ERA Productions returns to the Fringe this year with a familiar act that sees the lively quartet of Megan (Mia Taylor), Nicole (Catherine Hutchinson), Amy (Abi Price) and Olivia (Molly King) – whose various personalities quirks and clashes provide the bulwark of the humour – relish in the chaos of nightclubs, hangovers, and Ricky Martin in a mishmash display of female camaraderie, set to the tune of noughties classics. Vividly displaying the pitfalls of booze-fuelled party resort shenanigans that test the group’s friendship, the all-female production is pleasant and energetic, resembling a cross between The Inbetweeners and Derry Girls.
A fulfilling performance that strikes many a chord with its audience
Calling this a musical, in the conventional sense, would be disengenous as it angles closer to a noughties-themed hen-do singalong. And like any hen-do it sounds like, well, as you’d imagine: a group of drunken women singing karaoke poorly. And surely, as the title suggests, poorly sung drunken lyrics are what one expects in Magaluf, which the well-choreographed inter-clubbing scenes purposefully imitate in unnervingly accurate fashion, complete with an assortment of inflatable props.
Surely that’s the point though, isn’t it? Drunken crooning on a shooter-saturated night out on the Magaluf strip? But in various places the show attempts genuine musical talent without invoking this deft sense of irony, offering a confusing fallacy. Perhaps the billing’s conceit is to blame, but any attempt by the cast to offer genuine Broadway talent is immediately rebranded a singalong given the memory of wandering pitch on many other numbers. Truly, it is this cheesiness which makes the act so appealing – especially on the cringey, thoroughly butchered but hilarious rendition of Shaggy’s It Wasn’t Me – but something it inconsistently exploits.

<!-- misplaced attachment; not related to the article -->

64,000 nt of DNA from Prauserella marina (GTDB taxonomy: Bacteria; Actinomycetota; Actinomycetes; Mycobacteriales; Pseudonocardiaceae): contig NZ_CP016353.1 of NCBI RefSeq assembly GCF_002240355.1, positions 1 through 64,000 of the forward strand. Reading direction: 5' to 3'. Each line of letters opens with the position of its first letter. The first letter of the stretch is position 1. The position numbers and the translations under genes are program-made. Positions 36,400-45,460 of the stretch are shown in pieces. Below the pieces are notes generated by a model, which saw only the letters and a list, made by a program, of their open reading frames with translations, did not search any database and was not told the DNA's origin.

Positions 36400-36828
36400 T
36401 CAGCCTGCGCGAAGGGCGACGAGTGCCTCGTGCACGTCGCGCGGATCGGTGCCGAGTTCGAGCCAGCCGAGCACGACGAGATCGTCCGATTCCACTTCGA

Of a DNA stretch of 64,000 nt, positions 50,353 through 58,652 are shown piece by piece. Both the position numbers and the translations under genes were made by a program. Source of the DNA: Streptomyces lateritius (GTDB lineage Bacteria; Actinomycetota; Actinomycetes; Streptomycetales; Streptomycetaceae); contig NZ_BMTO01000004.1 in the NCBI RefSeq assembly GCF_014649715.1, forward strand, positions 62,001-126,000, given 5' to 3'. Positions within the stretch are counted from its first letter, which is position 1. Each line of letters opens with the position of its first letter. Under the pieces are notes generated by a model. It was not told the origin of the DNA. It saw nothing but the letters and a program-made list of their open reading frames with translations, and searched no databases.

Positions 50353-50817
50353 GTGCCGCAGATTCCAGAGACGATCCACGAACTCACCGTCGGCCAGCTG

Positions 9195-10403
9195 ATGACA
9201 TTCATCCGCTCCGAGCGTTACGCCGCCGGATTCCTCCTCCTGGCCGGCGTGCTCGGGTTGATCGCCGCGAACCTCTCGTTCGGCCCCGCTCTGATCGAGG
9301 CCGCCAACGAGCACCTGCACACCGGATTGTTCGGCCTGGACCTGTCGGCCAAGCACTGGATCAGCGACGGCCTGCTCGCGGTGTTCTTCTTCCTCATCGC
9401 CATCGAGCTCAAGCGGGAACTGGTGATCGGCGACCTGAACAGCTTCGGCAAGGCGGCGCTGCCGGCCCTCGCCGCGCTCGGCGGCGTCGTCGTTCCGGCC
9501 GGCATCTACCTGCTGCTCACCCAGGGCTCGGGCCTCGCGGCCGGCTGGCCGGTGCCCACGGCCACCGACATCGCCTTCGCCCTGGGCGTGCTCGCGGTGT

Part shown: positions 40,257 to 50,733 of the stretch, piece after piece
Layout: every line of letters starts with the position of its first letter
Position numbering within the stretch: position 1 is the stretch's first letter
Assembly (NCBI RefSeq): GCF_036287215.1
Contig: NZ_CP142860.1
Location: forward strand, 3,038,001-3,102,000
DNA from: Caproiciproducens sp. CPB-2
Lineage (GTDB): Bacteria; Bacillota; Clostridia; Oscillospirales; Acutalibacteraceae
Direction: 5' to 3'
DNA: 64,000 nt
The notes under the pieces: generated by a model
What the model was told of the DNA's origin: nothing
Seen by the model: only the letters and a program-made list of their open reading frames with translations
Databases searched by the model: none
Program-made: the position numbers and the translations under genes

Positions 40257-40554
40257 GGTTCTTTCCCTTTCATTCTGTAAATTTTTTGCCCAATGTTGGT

The show rarely misses an easy, clichéd noughties target – Shrek, Britney Spears, and Peter Andre to name a few millennial tokens – but these are what make it enjoyable, eliciting laughter and applause from the audience in its infectious, happy-go-lucky nostalgic appeal to bygone days of Busted and Girls Aloud pre-2008 crash.
Ultimately, the crux of the show rests upon the purported choice of genre: Musical? Drama? Comedy? One Week in Magaluf eagerly strives to be all three in one, but succeeds in stretching itself thin in its 50-minute slot, weakening the end product. Does it show promise in any one of these genres? Absolutely. The story – though messy in places – is moderately engaging; there is strong acting output from the likes of King in her portrayal of the prudish Olivia, reminiscent of Motherland’s Amanda; lighting and sound is well orchestrated; there is versatility and raw musical talent from Price in her portrayal of the boisterous and flirtatious Amy; and there is a goldmine to be exploited in the comedic writings of director Amy Nic. As a piece of musical theatre, it is regrettably benign, lacking a rudder to steer it towards conceptual gratification. But as a bustling noughties throwback brimming with vitality and catchy numbers, it is otherwise a fulfilling performance that strikes many a chord with its audience.